While it’s easy to say “be nice to your sister,” experts say those comments may also escalate tension. “Do we always want to be nice to people in our lives? Not really,” McNulty says. “Letting your kids know it’s okay to be angry or frustrated and that there are ways to appropriately handle those feelings can help teach conflict resolution.” So if you hear your kids tussling, instead of asking your oldest to be nice, try to sportscast what’s going on. Saying something like, “wow, it seems your little sister really wants your toy and you want to use it too. What are some ways we can handle that?” can help your oldest think in problem-solving mode. You may need to coach them on options: You can play with it with your sister, bring it to another area of the house and play with it by yourself, or offer your sister an alternative toy.
“Parents think they can divide their attention equally, but that’s impossible,” Springs says. Another way to frame your attention divide is to tell your children, “everyone gets what they need,” she suggests. “Making it clear you’re always there for your child’s needs can make them feel secure in your affection.” When you’re feeling overwhelmed and pressed for time, scheduling just five or 10 minutes with one child at a time—even if that’s a conversation in the car en route to school—can keep your bond strong and the negative sibling rivalry at bay.
But what if sibling rivalry starts when your second child is just a newborn? Adjusting to life with a new baby, especially if your eldest is under the age of 5, can be tough. “Mom and Dad are their whole world, so when a sibling encroaches on the amount of time they get to spend with their parents, they look at the brother or sister as threatening,” McNulty says. Remind your first born that they got that much attention when they were a baby, and think of ways they can help you to make them feel needed and included. Even a small toddler can bring you a diaper when you’re changing the baby or sing a song to baby.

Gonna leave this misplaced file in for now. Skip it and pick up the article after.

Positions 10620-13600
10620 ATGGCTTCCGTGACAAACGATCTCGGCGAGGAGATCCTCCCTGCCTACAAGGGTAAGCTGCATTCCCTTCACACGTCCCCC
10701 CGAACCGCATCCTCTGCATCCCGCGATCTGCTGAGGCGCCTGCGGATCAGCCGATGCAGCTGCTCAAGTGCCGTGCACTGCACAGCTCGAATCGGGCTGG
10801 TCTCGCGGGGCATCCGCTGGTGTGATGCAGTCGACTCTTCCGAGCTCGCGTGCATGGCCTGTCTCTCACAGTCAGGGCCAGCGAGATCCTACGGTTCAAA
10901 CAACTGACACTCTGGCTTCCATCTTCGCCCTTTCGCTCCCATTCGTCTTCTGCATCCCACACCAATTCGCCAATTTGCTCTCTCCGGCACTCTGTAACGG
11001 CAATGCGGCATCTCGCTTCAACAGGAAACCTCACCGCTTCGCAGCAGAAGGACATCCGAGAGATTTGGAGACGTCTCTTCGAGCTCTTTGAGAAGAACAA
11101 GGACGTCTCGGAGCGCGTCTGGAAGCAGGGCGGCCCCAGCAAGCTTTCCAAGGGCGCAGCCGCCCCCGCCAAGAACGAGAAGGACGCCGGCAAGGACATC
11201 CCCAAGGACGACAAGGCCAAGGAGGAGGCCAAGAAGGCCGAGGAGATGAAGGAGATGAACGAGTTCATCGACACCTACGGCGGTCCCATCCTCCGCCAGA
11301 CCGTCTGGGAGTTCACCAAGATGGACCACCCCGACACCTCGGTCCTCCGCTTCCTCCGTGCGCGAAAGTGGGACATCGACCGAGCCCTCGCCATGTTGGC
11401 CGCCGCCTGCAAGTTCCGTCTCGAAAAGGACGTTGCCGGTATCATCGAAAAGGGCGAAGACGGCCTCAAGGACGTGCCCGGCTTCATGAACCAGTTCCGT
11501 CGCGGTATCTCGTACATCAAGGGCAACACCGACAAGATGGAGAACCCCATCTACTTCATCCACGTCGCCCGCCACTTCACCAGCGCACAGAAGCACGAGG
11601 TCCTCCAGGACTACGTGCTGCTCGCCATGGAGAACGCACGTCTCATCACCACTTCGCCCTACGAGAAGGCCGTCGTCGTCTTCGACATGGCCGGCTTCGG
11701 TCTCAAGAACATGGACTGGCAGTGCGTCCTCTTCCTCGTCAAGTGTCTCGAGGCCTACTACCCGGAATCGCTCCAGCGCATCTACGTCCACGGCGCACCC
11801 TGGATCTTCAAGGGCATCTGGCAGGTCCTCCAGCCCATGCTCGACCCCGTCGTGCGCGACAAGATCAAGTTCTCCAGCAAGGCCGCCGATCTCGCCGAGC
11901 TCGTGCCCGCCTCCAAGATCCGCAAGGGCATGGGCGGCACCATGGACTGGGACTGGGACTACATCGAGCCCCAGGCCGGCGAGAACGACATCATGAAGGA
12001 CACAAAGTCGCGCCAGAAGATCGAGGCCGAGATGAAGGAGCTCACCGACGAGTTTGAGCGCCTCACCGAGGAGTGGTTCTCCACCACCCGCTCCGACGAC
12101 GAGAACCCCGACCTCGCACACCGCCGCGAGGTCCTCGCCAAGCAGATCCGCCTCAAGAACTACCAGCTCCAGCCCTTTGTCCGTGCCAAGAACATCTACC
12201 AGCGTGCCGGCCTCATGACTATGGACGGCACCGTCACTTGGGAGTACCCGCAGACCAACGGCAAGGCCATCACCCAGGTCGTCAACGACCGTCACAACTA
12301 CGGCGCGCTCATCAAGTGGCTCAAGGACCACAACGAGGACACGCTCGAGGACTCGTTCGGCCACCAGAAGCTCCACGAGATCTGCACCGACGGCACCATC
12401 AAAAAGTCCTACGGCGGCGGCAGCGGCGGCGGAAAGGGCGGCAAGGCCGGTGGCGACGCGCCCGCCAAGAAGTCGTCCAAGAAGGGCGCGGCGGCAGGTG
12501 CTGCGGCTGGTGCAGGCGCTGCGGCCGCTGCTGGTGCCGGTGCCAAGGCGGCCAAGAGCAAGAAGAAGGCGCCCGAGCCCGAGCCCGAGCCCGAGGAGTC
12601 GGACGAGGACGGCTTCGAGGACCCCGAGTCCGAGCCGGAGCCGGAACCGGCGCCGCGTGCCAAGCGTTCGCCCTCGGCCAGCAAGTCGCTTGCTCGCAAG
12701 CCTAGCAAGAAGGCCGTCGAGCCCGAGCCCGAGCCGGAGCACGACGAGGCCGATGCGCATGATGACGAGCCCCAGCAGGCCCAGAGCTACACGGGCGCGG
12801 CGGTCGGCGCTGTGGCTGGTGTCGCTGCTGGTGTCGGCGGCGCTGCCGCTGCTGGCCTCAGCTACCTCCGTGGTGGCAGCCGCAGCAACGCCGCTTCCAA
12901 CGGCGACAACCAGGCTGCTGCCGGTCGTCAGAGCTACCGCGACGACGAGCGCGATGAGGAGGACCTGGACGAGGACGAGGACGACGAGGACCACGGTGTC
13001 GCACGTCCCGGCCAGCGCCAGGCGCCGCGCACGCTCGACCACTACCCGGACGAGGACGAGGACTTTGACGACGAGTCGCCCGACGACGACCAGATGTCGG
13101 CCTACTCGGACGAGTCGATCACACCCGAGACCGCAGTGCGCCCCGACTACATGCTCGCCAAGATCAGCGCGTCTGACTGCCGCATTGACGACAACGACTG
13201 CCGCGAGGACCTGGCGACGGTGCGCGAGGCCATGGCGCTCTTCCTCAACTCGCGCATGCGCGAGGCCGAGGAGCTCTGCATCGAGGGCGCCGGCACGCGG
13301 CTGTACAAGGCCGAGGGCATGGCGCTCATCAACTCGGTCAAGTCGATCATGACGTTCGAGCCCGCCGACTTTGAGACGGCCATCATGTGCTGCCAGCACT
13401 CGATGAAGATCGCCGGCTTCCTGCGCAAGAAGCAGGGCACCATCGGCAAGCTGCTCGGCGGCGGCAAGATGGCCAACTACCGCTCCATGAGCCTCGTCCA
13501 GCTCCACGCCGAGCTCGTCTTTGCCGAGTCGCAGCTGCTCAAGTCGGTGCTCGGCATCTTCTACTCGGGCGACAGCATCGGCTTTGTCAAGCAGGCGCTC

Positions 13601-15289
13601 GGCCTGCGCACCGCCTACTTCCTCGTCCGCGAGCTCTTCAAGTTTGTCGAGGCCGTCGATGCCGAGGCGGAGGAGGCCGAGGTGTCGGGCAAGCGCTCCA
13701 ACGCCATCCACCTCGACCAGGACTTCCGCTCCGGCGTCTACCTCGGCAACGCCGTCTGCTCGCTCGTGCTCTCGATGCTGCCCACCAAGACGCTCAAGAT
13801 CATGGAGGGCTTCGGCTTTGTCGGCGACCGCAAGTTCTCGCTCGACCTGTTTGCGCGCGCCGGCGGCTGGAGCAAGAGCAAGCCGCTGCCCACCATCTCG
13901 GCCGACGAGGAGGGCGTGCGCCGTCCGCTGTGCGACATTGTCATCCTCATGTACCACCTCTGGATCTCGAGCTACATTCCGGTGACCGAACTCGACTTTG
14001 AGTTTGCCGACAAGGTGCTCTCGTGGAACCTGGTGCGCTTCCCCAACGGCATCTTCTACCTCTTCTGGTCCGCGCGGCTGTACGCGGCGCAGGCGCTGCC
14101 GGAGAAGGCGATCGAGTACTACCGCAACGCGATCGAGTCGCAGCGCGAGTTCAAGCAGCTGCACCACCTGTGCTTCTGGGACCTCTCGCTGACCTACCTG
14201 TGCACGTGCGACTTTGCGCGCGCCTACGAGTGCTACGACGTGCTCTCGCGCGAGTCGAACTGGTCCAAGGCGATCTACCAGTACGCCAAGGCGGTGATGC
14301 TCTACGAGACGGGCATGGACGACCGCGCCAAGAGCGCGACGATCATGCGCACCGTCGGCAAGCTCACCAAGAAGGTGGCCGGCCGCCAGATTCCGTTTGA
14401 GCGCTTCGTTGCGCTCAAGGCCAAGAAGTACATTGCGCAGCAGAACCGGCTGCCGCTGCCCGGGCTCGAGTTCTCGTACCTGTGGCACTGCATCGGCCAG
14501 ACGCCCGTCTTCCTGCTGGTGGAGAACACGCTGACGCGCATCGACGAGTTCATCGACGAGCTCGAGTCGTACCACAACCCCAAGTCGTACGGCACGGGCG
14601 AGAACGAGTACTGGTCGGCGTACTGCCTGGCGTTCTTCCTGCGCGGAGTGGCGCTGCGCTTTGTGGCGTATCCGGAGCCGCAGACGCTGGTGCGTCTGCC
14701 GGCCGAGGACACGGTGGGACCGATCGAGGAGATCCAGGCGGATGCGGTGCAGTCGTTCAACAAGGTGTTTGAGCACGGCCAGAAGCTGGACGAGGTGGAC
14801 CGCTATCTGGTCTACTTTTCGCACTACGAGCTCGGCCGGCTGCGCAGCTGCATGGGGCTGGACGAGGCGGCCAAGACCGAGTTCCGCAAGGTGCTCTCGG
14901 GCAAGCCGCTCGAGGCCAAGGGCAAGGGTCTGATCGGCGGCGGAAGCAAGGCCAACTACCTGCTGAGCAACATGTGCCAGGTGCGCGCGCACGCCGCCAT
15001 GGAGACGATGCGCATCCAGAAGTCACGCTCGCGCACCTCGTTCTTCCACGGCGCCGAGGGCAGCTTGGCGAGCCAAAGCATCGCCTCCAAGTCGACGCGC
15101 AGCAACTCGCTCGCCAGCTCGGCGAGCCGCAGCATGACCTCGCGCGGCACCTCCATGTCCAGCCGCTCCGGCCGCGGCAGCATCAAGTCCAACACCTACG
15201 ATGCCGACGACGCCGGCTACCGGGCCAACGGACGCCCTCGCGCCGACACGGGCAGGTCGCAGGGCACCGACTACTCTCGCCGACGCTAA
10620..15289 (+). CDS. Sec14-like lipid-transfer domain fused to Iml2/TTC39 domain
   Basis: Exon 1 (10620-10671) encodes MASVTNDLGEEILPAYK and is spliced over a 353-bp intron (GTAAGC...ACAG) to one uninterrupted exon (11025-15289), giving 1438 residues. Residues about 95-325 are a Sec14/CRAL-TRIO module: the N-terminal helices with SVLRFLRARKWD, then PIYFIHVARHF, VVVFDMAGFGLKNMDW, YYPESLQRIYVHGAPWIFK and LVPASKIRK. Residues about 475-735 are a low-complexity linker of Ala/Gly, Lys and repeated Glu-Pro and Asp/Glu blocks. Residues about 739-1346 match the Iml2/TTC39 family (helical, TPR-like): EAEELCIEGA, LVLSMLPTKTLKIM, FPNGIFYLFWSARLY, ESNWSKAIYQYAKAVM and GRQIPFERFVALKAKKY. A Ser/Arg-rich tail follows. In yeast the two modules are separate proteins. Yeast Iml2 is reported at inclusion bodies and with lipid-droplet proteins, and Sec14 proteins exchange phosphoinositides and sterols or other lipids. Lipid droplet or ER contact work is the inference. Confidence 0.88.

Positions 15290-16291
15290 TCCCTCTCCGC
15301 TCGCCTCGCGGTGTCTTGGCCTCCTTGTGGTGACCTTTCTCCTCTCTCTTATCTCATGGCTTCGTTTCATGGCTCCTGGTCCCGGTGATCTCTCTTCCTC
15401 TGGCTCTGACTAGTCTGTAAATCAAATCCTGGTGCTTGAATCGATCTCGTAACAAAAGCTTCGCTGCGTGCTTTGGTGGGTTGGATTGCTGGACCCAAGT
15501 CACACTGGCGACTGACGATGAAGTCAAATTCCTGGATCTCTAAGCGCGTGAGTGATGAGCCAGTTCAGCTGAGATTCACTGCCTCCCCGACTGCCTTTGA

The best way to help siblings get along and reduce negative sibling rivalry is to think about how you and your partner (or whoever else may live in your house) manage conflict yourselves. “Modeling disagreements, including apologies, can help your child learn it’s okay to be angry with someone you love,” McNulty says. Demonstrating appropriate behavior—including respect for the other person and using your words to explain your anger and frustration—can all be valuable lessons for your young kids.
In your quest to help siblings get along, it’s also important to pick your battles. Do your kids always seem to fight over one particular toy? It might be time to break down and buy two—not just because it’ll keep the peace, but because it’s important to recognize that sharing is a learned skill, and your little ones might not be there yet.
But if sibling rivalry seems to constantly lead to conflicts, it may be time to consider family dynamics. Do the kids always seem to fight right before dinner? Having a more structured activity, like sitting down and coloring near you as you meal prep, may be a smart move. Is one kid constantly the instigator? Maybe they’re frustrated about something at school and need a little more support from you or your partner for the next few weeks. But there’s also no shame in asking for help from a counselor or parenting coach. “Sometimes, a few sessions will point to dynamics you may not have seen, or give you some tools to work with that may make family life easier,” Springs says. Finally, remember that while you may be eager to stop sibling rivalry, a little sibling conflict is normal and may help your child succeed in peer and workplace relationships later in life.
Published March 2019